April 22, 2019
mike@standardsmichigan.com
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“Hudson River Waterfront” | Colin Campbell Cooper (1913)

TO BE UPDATED WITH CONTENT LINKED HERE: ANSI STANDARDS ACTION PAGES 65-95

With about one hundred technical committees administered by accredited standards developers globally, the stream of standards action in the building energy conservation space is one of the fastest-moving; and a space that demonstrates remarkable adaption.  As the largest non-residential building construction market in the United States the education facility industry is on the receiving end of prescriptive and performance requirements produced by these technical committees that are enforced by state agencies and/or sustainability consortia.

Now comes several more candidate revisions to another fast-moving standard — ASHRAE/ICC/USGBC/IES Standard 189.1 Standard for the Design of High-Performance Green Buildings Except Low-Rise Residential Buildings — co-developed (and significantly re-branded recently) by four different organizations that are accessible at the link below:

Public Review Draft Standards / Online Comment Database

This new batch of addenda have a comment period that runs through April 22nd.  

We welcome real-time discussion on these and other energy conservation proposals any day at 11 AM Eastern time.   Our next Mechanical Engineering monthly teleconference is indicated on our CALENDAR.  Use the login credentials at the upper right of our homepage.

 

Issue: [Various]

Category: Mechanical, Electrical, Energy, Facility Asset Management, US Department of Energy

Colleagues:  Eric Albert, Richard Robben, Larry Spielvogel

Standards Georgia

Yale University Art Museum


Posted December 26, 2018

 

With about one hundred technical committees administered by accredited standards developers globally, the stream of standards action in the building energy conservation space is one of the fastest-moving; and a space that demonstrates remarkable adaption.  As the largest non-residential building construction market in the United States the education facility industry is on the receiving end of prescriptive and performance requirements produced by these technical committees that are enforced by state agencies and/or sustainability consortia.

Now comes three more candidate revisions to another fast-moving standard — ASHRAE/ICC/USGBC/IES Standard 189.1 Standard for the Design of High-Performance Green Buildings Except Low-Rise Residential Buildings — co-developed (and significantly re-branded recently) by four different organizations that are accessible at the link below:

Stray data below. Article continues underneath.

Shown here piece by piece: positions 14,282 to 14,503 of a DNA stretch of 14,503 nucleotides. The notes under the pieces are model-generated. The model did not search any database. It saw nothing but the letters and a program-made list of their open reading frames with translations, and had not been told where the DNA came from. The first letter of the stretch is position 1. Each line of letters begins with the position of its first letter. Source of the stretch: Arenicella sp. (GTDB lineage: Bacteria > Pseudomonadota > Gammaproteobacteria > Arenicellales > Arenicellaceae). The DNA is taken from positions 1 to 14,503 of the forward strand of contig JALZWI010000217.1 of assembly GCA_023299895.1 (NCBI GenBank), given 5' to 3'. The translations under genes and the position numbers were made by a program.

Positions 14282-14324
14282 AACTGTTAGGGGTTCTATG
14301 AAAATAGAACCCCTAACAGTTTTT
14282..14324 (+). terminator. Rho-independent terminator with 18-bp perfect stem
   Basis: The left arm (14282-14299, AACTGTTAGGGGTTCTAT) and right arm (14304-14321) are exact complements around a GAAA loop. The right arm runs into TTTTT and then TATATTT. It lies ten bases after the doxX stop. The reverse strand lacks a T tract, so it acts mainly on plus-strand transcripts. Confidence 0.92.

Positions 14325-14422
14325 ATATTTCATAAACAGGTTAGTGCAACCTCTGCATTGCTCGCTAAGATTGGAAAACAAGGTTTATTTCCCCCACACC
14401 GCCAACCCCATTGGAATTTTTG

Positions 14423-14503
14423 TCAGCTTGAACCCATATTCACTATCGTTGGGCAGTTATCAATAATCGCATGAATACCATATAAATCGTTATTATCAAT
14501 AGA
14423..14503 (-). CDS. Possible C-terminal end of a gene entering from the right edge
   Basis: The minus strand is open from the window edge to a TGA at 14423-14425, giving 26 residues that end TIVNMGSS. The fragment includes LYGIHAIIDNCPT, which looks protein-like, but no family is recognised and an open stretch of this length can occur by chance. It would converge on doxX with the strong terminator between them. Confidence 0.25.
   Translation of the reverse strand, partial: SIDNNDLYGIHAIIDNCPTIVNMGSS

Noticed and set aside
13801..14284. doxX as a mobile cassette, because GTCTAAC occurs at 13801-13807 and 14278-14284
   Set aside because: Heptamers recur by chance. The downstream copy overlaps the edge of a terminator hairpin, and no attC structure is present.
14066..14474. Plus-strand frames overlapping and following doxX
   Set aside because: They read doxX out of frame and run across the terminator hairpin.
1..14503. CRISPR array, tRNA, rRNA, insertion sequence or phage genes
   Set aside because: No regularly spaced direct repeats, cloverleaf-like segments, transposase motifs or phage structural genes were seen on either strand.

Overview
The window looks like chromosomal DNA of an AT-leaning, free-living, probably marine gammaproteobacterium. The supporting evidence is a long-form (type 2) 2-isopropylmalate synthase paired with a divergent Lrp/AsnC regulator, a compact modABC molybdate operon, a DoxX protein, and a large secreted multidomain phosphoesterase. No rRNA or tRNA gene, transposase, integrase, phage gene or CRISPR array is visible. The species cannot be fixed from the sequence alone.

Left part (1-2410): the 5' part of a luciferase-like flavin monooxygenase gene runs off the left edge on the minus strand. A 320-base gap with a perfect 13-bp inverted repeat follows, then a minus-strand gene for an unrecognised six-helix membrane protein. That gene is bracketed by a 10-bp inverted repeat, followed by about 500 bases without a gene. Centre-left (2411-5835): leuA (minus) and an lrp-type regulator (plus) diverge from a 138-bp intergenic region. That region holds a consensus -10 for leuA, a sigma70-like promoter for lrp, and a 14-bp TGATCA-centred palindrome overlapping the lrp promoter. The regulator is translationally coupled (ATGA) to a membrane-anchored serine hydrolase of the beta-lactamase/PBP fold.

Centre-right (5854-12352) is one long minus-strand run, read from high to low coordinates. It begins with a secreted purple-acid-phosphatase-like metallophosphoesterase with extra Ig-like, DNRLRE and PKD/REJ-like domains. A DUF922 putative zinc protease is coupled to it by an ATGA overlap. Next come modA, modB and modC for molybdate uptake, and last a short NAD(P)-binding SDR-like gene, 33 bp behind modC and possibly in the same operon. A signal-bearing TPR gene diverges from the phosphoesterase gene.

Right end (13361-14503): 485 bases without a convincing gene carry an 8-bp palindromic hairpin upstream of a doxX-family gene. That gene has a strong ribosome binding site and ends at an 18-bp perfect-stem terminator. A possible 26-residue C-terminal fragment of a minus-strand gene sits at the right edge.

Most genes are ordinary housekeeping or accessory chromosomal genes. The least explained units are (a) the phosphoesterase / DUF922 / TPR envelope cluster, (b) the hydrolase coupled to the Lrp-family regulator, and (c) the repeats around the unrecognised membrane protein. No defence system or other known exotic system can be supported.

Public Review Draft Standards / Online Comment Database

To paraphrase some of the issues in play:

Addendum a: The first public review draft added Climate Zones 4A and 4B to those required to meet heat island mitigation criteria in Section 5.3.5.3 for roofs. In response to the first public review, two additional exceptions were added.

Addendum m: This addendum adds new provisions to enable right-sized tubing for efficient delivery of water through hot water distribution systems. The new requirement balances health, energy and plumbing code intents with energy and water efficiency strategies. The addendum is based in part on research by the California Energy Commission on the energy implications of hot water supply. The volume of water in a pipe is the primary determinant of how long a user must wait for hot water to be delivered at a fixture. This has significant implications for both energy use to heat the water and the volume of water wasted before delivery. Similar provisions are currently included in the IECC and the IgCC.

[Comment: This addendum for “right-sized” piping resembles proposals we have made in previous revisions of ASHRAE 90.1; though there are counter-arguments that involve Legionella mitigation]

Addendum n: This addendum clarifies the indoor environmental quality requirements for composite wood and related materials, by adding the recent USEPA’s regulation on composite wood products, requiring that products be certified as meeting the requirements of CARB or USEPA as being manufactured either with ultra-lowemitting formaldehyde resins or no added formaldehyde resins and updating the language on lab certification to make it consistent with the language already in the 189.1-2017 for the other building material categories in Section 8.4.2.